What is Flash and when and why to use it?
Posted Sunday, February 16, 2003
Flash is a vector animation software originally designed to create animations for display on web pages. Vector graphics are ideal for the web because they are so lightweight. Over the releases of new versions of Flash, Macromedia has made Flash more and more controllable via programming where now they have it positioned as a competitor to HTML to build interactive web sites and applications such as an e-commerce store. Macromedia argues that Flash is the way to go instead of HTML because of the following reasons:
- Flash ‘pages’ (actually called movies) load faster and save on download time because Flash is vector based where as HTML is not.
- Flash intelligently ‘caches’ its movies so they don’t have to be reloaded.
- Flash gives the users (the person viewing/using the Flash movie) a more responsive ‘rich-client’ like experience.
All of these points are true, but they can be true for HTML pages as well(except for the vectors). I will address these points now:
- Flash pages can be made to load faster, but most of the time the way they are designed in the real world they do not. That is not a Flash problem, it is more an issue of the Flash developers going nuts with fancy and heavy Flash movies.
- HTML caches pages as well, once images are downloaded they are held in your browsers cache; the cached version are then used instead of dowloading them from the server again.
- With new technology like ASP.net and Java Server Faces, HTML now can react just like a ‘rich-client’ application. Even without these new tools, properly designed HTML for most dynamic sites can provide a good user experience.
What I have against Flash?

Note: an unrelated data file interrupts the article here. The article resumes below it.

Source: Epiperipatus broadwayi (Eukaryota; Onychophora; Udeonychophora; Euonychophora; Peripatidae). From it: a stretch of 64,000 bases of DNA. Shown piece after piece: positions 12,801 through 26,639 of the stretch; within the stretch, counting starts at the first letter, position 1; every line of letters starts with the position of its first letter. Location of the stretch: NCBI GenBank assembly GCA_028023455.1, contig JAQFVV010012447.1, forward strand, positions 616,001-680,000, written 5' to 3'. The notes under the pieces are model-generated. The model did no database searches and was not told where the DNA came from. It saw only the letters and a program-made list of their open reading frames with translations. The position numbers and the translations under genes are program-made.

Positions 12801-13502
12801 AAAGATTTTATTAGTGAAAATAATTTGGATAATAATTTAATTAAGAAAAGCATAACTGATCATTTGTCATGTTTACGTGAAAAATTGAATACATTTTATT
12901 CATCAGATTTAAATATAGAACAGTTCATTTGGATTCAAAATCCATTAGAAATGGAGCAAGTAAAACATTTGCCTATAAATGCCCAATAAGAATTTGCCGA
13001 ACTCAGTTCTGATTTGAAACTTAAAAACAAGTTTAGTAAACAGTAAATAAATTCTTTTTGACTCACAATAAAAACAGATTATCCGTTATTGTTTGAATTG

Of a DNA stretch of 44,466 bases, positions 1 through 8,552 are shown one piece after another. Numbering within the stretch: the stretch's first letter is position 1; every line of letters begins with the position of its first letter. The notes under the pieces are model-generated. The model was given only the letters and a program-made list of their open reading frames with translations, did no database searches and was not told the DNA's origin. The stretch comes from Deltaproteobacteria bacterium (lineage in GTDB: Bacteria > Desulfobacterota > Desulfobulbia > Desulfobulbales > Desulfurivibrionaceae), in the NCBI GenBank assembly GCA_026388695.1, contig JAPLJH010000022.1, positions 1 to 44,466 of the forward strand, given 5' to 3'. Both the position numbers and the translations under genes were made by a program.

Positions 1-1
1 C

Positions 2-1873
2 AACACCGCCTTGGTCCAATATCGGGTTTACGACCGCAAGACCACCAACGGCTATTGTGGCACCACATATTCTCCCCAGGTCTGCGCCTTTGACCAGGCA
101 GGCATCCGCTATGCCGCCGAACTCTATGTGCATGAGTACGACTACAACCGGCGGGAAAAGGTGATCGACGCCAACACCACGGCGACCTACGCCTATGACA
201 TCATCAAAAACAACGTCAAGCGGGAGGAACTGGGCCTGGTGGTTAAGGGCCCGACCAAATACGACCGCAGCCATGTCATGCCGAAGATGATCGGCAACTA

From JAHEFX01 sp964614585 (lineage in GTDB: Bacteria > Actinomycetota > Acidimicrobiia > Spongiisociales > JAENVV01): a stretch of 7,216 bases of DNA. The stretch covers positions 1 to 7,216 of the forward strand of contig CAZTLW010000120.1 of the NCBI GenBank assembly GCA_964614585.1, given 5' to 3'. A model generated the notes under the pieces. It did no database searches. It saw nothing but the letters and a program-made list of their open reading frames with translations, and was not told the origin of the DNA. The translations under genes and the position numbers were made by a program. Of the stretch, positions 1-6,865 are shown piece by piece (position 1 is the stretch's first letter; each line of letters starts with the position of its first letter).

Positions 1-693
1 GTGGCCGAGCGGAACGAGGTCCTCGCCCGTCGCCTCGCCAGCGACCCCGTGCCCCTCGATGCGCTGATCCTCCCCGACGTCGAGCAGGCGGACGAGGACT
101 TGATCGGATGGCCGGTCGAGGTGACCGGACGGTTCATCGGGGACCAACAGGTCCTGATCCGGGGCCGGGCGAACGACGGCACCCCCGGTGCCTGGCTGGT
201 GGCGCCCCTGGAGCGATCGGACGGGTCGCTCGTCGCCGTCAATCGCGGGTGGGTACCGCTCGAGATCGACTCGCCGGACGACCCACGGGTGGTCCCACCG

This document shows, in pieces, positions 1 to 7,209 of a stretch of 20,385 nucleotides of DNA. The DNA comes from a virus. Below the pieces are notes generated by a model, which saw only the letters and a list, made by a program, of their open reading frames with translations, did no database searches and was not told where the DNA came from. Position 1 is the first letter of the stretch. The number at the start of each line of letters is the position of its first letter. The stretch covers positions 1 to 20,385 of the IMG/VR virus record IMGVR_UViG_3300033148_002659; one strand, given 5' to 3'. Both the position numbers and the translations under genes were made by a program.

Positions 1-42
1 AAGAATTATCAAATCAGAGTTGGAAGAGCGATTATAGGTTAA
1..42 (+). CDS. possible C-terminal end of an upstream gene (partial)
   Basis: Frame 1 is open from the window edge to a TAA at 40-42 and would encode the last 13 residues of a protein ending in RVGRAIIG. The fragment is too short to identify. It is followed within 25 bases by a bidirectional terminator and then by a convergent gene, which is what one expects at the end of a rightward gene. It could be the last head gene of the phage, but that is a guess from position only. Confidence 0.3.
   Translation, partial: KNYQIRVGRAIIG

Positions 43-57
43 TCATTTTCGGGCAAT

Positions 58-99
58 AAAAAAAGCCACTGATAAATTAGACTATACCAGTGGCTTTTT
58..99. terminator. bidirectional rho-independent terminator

Before I start trashing Flash I have to first say that I think it is great, but not in all things and certainly not in the all-encompassing way that Macromedia would have it. Here’s why:
- Flash handles text very poorly. The web for the most part is about text, we go to the web to read about things, whether they are articles like this one or what is in your shopping cart or the latest baseball stats, it is all text. Flash text rendering/displaying is much slower than HTML and noticeably less clear. Macromedia knows this and that’s why they include the ability to display basic HTML in Flash and that’s why on their own site they make heavy use of HTML.
- Flash development usually takes much longer than an HTML equivalent. This is has been helped to a great degree in the latest release of FLASH MX where they essential provided HTML form components, but it still slower to create a Flash site than it does and HTML site.
What I like about Flash development?
- You can do some really nice work in Flash that would be difficult and sometimes impossible in HTML alone. Things like complex animations and playing video spring to mind.
- Practically no browser issues: For the most part Flash movies will work the same if the user is on Netscape or IE on Mac or PC. The browser issues (where people coming to your site have different browsers that can ‘break’ your pages) are quickly becoming a thing of the past since most people (thank the web gods) are using IE. But even today I still have to deal with people who may be using some old dated browser that can break all but the simplest of HTML code.
So when should you use Flash?
In my humble opinion I would use Flash to create a presentation that is similar to a television commercial. This type of presentation is something where the user sits back and enjoys the show as the Flash movie delivers the message to the client with animation, sound and possibly video. Please do not get this confused with those ubiquitous ‘intro’ animations that still plague many Flash sites. Rather I am talking about informative movies that the user can select to view to learn about something like a product or a service.
I can also see Flash being used in straight animations like your kids watch Saturday morning. One last use that I find that Flash can be handy is with so called ‘rich-ui’ components like calendars or fancy navigational systems.
Instead of Macromedia’s vision, I see Flash being used selectively to enhance an HTML based site.